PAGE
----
In the corporate bond market (credit markets), we also remain in the benign territory of stable spreads and only modestly volatile yields, with the latter driven mainly by level of underlying UST yields. #Moody’s is projecting that the default rate for high yield bonds will fall and remain below 2% for at least 12 months. As far as the primary market, global bond issuance was lower in 2Q21 vs 2Q20, but still remains robust. (Moody’s weekly outlook for Aug 12th is here.) As with equities and US Treasuries, for now we remain in an environment that is perfectly balanced with little pressure on credit spreads. Of course, it’s never wise to get too comfortable. The tables below illustrate corporate credit yields and spreads for BBB (investment grade) and high yield bonds (BB, B and CCC & below), and also included indices for USD-denominated and EUR-denominated corporate high yield bonds.
As far as safe havens and other assets – and aside from the “flash crash” in gold that I already mentioned – most of the week’s focus was on oil.
I sense a slight bias on the downside for oil because – unlike in the US financial markets – fears over waning demand due to the continuation of the pandemic and new variants is weighing heavy on prices. Interestingly, the #IEA reversed course and cut its demand targets for oil for the remainder of 2021 and said that it is expecting a surplus for 2022. (You can find a summary of the IEA report here.) Concurrently, the Biden Administration is taking a view the other way, asking OPEC+ to raise production targets so as to keep gasoline prices low at the pump. The oil market seems to be siding more with the outlook of the IEA. Even though WTI crude managed to eke out a small gain this week, the price is still down nearly 10% over the last month.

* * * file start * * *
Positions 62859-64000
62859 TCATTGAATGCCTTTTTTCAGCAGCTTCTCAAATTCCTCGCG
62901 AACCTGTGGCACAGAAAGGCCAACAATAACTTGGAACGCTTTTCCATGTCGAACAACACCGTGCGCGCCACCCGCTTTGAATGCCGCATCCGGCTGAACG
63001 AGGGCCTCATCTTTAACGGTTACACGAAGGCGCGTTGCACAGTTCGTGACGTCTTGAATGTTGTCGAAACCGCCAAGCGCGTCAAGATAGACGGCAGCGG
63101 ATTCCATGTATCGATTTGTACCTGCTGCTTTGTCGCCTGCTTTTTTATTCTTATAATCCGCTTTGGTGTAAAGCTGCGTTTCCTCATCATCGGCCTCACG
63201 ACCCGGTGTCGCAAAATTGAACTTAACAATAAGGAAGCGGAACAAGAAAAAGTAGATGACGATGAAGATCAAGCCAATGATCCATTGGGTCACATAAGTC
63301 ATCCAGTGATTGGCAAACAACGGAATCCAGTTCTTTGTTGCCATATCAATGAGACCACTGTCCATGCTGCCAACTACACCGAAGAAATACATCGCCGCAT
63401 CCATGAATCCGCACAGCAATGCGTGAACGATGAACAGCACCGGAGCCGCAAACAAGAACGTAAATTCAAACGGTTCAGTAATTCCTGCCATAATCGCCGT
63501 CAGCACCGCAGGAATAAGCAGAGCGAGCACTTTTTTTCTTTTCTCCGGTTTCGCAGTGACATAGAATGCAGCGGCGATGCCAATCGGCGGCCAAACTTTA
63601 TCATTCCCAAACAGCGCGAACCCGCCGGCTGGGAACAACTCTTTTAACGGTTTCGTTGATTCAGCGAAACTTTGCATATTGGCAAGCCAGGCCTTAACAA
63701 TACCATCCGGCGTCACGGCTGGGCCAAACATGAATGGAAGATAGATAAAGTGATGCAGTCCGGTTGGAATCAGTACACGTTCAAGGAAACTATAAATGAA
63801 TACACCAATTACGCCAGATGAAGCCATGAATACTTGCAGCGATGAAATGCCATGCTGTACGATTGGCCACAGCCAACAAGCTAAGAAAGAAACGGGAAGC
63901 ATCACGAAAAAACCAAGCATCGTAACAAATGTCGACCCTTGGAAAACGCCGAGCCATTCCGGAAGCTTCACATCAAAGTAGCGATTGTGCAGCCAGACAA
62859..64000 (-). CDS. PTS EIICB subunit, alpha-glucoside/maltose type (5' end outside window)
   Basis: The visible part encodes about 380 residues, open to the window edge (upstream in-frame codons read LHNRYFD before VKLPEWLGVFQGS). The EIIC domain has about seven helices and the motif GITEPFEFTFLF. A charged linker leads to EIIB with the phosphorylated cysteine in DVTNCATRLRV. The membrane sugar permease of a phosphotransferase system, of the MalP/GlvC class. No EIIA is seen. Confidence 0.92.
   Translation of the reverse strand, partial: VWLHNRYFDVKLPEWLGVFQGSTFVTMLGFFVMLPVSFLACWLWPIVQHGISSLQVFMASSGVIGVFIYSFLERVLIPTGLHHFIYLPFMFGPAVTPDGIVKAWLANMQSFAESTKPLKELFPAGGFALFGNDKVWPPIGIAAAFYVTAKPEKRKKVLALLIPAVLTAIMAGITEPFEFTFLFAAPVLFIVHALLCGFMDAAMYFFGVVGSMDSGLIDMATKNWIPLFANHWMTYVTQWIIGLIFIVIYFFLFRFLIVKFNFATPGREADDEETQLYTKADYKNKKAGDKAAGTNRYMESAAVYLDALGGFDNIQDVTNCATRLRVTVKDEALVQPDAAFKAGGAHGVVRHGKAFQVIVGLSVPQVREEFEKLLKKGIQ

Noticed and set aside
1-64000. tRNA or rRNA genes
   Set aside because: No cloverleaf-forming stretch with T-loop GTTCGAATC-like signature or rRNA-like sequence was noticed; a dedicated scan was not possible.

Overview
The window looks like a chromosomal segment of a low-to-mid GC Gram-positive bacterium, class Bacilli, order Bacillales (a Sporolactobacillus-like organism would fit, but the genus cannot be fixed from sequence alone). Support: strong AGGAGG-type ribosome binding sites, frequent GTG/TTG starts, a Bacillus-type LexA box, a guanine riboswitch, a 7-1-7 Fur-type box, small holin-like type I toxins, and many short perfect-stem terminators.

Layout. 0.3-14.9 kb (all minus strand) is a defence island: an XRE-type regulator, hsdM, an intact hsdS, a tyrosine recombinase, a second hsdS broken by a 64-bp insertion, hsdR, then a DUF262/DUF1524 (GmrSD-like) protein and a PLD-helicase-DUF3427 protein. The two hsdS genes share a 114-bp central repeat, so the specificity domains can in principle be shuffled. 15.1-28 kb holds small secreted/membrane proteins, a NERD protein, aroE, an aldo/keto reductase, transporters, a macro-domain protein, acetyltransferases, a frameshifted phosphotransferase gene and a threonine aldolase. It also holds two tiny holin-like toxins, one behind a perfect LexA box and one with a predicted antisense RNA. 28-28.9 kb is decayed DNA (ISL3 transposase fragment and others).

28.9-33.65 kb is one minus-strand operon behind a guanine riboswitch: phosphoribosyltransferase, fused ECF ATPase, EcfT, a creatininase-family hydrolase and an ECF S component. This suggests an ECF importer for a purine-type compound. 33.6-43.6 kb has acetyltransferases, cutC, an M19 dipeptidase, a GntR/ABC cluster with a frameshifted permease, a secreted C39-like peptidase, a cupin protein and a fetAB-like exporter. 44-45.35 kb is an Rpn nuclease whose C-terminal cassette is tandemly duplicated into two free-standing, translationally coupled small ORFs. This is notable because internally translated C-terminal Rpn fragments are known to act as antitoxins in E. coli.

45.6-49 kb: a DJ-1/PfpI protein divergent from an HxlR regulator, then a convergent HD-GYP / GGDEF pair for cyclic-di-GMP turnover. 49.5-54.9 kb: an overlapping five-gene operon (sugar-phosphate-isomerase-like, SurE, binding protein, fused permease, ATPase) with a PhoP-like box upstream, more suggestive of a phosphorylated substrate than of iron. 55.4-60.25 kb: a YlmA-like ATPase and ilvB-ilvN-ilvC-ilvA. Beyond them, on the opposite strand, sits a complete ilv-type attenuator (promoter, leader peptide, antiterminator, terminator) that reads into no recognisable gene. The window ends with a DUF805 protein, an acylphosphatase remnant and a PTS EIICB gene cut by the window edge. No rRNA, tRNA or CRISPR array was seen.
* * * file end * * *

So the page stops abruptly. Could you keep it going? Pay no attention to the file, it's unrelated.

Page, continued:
The best performing asset that I track of the week was #Bitcoin (#BTC). Having struggled for several months since early April, the benchmark cryptocurrency has most certainly rediscovered its mojo, up nearly 12% W-o-W and +46% in the last month. This has been the go-to asset as most other financial assets have drifted sideways. However, as I admit, what drives the movement in cryptocurrencies is well beyond my understanding. Having said this, it is getting increasingly hard not to have some modest allocation to cryptocurrencies.
This coming week brings a slew more economic data releases for July. I see little though in the next couple of weeks that inspires to me say we’re going to move higher or lower, one reason being that it is August. I welcome your views on markets in the “comments” section of this weekly update. Don’t be shy!